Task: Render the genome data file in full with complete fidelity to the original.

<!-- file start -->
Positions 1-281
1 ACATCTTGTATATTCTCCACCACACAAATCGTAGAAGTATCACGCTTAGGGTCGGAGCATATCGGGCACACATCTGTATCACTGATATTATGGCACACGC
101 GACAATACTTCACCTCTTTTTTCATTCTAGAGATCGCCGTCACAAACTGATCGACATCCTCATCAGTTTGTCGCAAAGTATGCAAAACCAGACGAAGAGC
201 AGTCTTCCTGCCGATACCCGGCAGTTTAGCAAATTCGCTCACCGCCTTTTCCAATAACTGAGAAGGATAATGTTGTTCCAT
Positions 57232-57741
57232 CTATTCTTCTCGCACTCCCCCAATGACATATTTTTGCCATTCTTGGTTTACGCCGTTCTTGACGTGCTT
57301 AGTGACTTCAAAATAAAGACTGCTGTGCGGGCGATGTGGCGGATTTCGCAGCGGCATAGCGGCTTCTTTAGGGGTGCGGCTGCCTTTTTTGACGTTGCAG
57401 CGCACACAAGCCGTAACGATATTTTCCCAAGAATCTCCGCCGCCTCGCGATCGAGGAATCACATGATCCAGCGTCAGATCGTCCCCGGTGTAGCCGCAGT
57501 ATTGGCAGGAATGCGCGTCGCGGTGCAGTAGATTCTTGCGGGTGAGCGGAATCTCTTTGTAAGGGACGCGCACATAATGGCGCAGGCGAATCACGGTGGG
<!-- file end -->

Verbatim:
Positions 1-281
1 ACATCTTGTATATTCTCCACCACACAAATCGTAGAAGTATCACGCTTAGGGTCGGAGCATATCGGGCACACATCTGTATCACTGATATTATGGCACACGC
101 GACAATACTTCACCTCTTTTTTCATTCTAGAGATCGCCGTCACAAACTGATCGACATCCTCATCAGTTTGTCGCAAAGTATGCAAAACCAGACGAAGAGC
201 AGTCTTCCTGCCGATACCCGGCAGTTTAGCAAATTCGCTCACCGCCTTTTCCAATAACTGAGAAGGATAATGTTGTTCCAT
Positions 57232-57741
57232 CTATTCTTCTCGCACTCCCCCAATGACATATTTTTGCCATTCTTGGTTTACGCCGTTCTTGACGTGCTT
57301 AGTGACTTCAAAATAAAGACTGCTGTGCGGGCGATGTGGCGGATTTCGCAGCGGCATAGCGGCTTCTTTAGGGGTGCGGCTGCCTTTTTTGACGTTGCAG
57401 CGCACACAAGCCGTAACGATATTTTCCCAAGAATCTCCGCCGCCTCGCGATCGAGGAATCACATGATCCAGCGTCAGATCGTCCCCGGTGTAGCCGCAGT
57501 ATTGGCAGGAATGCGCGTCGCGGTGCAGTAGATTCTTGCGGGTGAGCGGAATCTCTTTGTAAGGGACGCGCACATAATGGCGCAGGCGAATCACGGTGGG